Don’t live your life, live your dreams. The belief in this saying gave me strength to take the plunge of being the first Peace Youth Ambassador to Pakistan.
I was never challenged by life. I was a highly pampered daughter of a proud father who supported and beckoned me for whatever I did. For me, religion was a means to communicate with God. I was never stopped of going to churches, temples and participate in any social or religious forums of any caste.
I was taught that the messages given by the Holy Quran, the Holy Bible and the Bhagwad Gita were all similar with different interpretations. Whether it be Holi, Diwali, Christmas or Eid, all festivals bought heaps of happiness and togetherness in our lives.
But the communal conflict, outside our happy world made very strong interventions into our lives which changed my perceptions towards mankind and religion. There was so much animosity and hatred around me. This shook me up and threw me into the real world.
Sometime around this, I had two groups of people telling me different stories about Pakistan. One, always kept on telling me about how the cultures of both the countries are so similar, the people across the border have the same values and even the lifestyle. On the other hand, I was told about this country hosting terrorists, fundamentalists who always kept on interrupting the lives of innocent people of my country.
This gave birth to the idea of getting out of my comfort zone, take up the challenge and climb up a step higher to dream to experience Pakistan. Working with AIESEC (an International students’ organization) for three and half years, made me always dream big and strive to turn it into reality. It made me strong and compatible to the external world.
It was January 2005 when I took a tough decision of quitting AIESEC and move on with a white collared job. But my heart was constantly pulling me towards Pakistan wanting me to get answers to the questions which kept on popping up in my head. I tried my level best not to listen to my heart and be practical towards my life ahead. I used to tell myself that all dreams don’t turn to reality. Being the eldest amongst my siblings, I wanted to be independent.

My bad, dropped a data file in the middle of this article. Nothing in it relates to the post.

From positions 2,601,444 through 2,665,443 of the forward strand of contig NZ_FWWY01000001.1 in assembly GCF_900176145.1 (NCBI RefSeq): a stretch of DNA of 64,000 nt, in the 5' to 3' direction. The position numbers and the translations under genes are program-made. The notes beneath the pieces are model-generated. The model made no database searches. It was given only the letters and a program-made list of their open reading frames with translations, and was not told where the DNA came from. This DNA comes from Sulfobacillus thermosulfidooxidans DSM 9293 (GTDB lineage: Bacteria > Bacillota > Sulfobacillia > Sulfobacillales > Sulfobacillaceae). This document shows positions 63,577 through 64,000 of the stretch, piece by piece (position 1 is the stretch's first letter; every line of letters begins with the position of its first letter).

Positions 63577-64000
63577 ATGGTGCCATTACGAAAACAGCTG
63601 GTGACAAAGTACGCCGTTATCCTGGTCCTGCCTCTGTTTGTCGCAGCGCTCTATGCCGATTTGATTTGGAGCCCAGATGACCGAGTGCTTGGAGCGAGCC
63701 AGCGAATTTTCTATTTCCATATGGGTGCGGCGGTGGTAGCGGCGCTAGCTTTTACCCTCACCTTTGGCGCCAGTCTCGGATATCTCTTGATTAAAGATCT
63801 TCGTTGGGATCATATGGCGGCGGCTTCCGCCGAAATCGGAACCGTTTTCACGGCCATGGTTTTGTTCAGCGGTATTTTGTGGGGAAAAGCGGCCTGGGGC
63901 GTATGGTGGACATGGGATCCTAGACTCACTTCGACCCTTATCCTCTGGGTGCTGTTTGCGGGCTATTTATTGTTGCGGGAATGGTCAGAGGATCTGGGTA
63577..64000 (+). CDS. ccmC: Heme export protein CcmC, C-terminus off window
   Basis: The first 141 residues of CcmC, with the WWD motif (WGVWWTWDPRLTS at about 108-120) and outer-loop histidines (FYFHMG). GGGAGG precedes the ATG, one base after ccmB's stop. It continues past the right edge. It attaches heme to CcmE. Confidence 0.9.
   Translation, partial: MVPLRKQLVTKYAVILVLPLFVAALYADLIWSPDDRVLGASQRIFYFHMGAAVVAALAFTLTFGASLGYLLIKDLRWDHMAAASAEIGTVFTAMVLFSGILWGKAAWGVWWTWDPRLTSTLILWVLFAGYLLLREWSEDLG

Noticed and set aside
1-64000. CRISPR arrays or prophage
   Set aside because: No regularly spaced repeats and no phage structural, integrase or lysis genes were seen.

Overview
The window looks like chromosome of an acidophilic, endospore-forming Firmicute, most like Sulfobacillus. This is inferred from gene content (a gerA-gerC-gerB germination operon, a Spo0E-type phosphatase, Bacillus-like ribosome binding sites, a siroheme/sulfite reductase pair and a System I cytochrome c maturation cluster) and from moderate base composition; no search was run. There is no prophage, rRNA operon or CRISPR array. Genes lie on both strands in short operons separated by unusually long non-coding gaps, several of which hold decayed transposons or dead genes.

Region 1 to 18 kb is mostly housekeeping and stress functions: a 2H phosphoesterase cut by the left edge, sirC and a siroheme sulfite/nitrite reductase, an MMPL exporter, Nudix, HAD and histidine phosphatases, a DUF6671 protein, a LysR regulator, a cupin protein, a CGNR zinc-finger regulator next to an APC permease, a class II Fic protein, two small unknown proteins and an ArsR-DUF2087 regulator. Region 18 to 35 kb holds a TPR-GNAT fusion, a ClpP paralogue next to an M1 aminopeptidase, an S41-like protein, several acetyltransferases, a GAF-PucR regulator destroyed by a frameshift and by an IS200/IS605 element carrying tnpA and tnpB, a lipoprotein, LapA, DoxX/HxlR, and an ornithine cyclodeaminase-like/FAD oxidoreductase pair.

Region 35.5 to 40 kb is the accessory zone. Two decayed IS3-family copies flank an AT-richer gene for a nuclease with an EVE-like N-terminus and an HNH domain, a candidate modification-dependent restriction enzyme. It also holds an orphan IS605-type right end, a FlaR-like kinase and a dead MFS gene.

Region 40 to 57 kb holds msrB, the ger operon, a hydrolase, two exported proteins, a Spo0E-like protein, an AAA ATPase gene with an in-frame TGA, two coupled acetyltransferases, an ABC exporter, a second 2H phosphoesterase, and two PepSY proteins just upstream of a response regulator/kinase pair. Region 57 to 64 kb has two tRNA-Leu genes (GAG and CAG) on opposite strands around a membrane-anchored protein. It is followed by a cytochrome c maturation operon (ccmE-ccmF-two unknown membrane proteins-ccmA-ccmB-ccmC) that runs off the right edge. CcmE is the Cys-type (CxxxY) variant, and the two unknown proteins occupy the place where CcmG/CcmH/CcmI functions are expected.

After a lot of reasoning, I finally made a decision to come down to Pakistan. But wasn’t aware that I would go through never ending hardships to cross the border. I thought that being an Indian and looking at the peace talks between the governments of the two countries, it would be easy. I waited for 6 long months to get a visa where my life and career was at stake. My friends used to laugh at me for this decision of quitting a high salaried job. I did not know for how many more days, weeks or months I had to wait. As it was unsure, I couldn’t do anything but sitting at home killing time. I was highly demotivated and traumatized many a time but the belief in living my dreams and an urge to get the answers to all my questions about this country kept me fighting.
From the very moment I landed at Karachi airport, whatever I saw and felt, my subconscious mind kept on comparing with my country trying to dig out one thing, just one, which is different. But everything was the same, so familiar. Yeah, my friends who used to say that Karachi is alike Mumbai, Lahore like Delhi and Islamabad like Chandigarh were right. Even the natural diversity was surprisingly very similar. I listen to radio a lot when I used to be home just because they played Indian music which was unbelievable for me initially. Even the food, spices, aroma of the various dishes so much reminded me of the ones I have back home. Many a times I didn’t even feel that I was not in India.